Select a language:

Anatomy of an Inspection

So, what goes on during a health inspection?

Good question. When conducting an inspection at any retail food facility the goal remains the same, protect public health. This theme directs everything that is done during the inspection process. We have three priorities that we address during an inspection. They are:

  1. Immediate Health HazardsFood Inspector entering a business
  2. Top 5 Risk Factors for Foodborne Illness
  3. General sanitation and maintenance

All of our inspections are unannounced, meaning that the food facility operator receives no prior notification that we are coming. That being said, we don't barge into a restaurant kitchen and start digging. When we get to a facility, we introduce ourselves and explain why we are there. We then invite the owner, manager, or whoever is in charge to join us during the course of the inspection. Then we head for the back of the house.

The inspection begins with a quick survey of the facility. The purpose of this cursory inspection is two-fold. First, it allows us to get familiar with the facility and operations before beginning an in depth evaluation. Second, it gives us an opportunity to spot right away any major violations that may be occurring in the facility such as a sewage system back-up or potentially hazardous foods left sitting out at room temperature.

Inspector washing thermocoupleThe first thing that an inspector will do is wash their hands and their thermocouple (a fancy thermometer) prior to touching any equipment or taking any temperatures. We hold not only our food facility operators to the highest food safety and sanitation standards, but we hold ourselves to them as well.





Inspector checking prep areaThe first part of the kitchen that we head for is where all the action is. The cook's line and prep stations are the places where there can be the greatest threat to the safety of the food. We spend time observing food preparation practices, taking food temperatures, and making sure that food preparation equipment and utensils are clean and sanitary.




Inspector checking cooler with business ownerOnce that is complete, we shift towards any walk-in coolers, freezers, or other food storage areas. We are checking to make sure that food is properly stored and free of contamination. Food temperatures are checked again to make sure that refrigeration is working properly.

We then move on to the utensil and equipment washing areas. This is where dirty utensils and equipment are washed, rinsed, and sanitized. This is usually done in either a 3-compartment sink or a mechanical dish machine. Here we are making sure that the 3-step process is done correctly, and that the proper water tempInspector checking trash bin behind facilityerature and sanitizer concentrations are being maintained.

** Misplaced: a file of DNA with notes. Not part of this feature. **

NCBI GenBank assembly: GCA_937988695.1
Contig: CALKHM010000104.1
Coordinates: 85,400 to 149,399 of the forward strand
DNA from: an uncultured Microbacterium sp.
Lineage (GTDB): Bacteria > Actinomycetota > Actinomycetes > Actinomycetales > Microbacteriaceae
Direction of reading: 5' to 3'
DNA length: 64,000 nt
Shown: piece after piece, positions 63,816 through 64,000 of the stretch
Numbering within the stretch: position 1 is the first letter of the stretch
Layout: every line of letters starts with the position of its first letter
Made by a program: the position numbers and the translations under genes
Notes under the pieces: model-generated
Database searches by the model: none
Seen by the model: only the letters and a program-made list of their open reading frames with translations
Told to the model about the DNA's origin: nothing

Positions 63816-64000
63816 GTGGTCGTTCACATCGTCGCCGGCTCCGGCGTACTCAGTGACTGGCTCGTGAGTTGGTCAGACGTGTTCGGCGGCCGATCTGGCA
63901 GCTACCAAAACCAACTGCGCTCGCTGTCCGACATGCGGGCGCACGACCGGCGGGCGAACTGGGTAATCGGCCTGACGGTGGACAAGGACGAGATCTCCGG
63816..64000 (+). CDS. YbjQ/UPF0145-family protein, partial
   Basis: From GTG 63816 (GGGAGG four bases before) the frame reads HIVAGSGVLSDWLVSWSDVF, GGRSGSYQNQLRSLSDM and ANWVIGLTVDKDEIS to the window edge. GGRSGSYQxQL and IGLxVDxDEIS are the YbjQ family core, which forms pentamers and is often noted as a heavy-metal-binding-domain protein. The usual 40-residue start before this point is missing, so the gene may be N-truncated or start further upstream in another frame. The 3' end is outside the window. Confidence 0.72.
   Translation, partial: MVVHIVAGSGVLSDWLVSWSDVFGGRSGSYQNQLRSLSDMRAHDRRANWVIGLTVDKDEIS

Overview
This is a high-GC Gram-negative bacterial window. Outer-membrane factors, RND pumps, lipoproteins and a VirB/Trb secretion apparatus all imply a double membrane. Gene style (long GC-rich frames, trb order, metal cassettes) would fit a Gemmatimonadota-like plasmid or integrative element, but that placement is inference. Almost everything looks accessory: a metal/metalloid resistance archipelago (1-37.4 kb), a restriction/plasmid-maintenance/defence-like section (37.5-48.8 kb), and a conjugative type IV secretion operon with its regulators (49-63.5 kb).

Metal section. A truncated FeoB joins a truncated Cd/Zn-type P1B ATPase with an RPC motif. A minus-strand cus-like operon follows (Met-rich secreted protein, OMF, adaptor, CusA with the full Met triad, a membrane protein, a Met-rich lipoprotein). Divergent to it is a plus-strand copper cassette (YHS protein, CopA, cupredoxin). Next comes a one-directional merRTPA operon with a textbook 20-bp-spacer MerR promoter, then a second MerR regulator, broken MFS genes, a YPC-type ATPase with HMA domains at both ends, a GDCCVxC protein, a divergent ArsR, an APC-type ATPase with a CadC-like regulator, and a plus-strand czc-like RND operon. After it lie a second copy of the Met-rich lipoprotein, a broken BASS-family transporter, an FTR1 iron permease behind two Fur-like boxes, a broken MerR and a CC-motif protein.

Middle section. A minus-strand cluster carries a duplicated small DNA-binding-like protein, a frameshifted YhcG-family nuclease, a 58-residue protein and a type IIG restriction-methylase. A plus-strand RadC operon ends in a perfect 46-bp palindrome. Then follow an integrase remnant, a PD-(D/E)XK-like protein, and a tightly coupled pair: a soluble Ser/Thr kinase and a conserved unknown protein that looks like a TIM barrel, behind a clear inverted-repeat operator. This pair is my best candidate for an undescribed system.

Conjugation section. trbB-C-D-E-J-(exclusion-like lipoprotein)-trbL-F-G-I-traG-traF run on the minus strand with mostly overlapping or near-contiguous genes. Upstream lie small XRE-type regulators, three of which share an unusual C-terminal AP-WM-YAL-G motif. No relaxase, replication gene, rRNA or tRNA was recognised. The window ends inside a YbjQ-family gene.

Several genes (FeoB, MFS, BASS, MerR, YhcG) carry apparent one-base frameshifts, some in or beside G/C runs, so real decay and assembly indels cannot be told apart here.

The inspection is wrapped up with a survey of the remaining ancillary areas of the facility like the janitorial area, restrooms, employee change room, outside the facility including the garbage area. These areas are checked to make sure that they are being maintained in a clean and sanitary state. These areas are also inspected to make sure that there is no food, utensils, or other food preparation equipment stored there.

During each of these inspection steps we are constantly vigilant for any signs of cockroach or rodent activity. We are making sure that everything is kept clean and in a sanitary condition. We also keep a watchful eye out for any equipment that is broken, utensils that may be deteriorating, and structural maintenance issues that may contribute to a problem down the road.

Inspector going over results with business ownerOnce the inspection is complete, the inspector prints up a copy of the food facility inspection report for the operator. The inspector reviews the report with the operator to make sure that everything in the report is clear, as well to answer any questions or offer any suggestions.



Inspector giving business owner county inspection sealThe inspector also provides the operator with informational bulletins, brochures, or other printed materials to advise them on food safety. Finally, an inspection notification seal is posted indicating that either the facility is in compliance or a follow-up inspection is scheduled for a later date.

*Actual inspections may not follow this exact outline depending on the facility.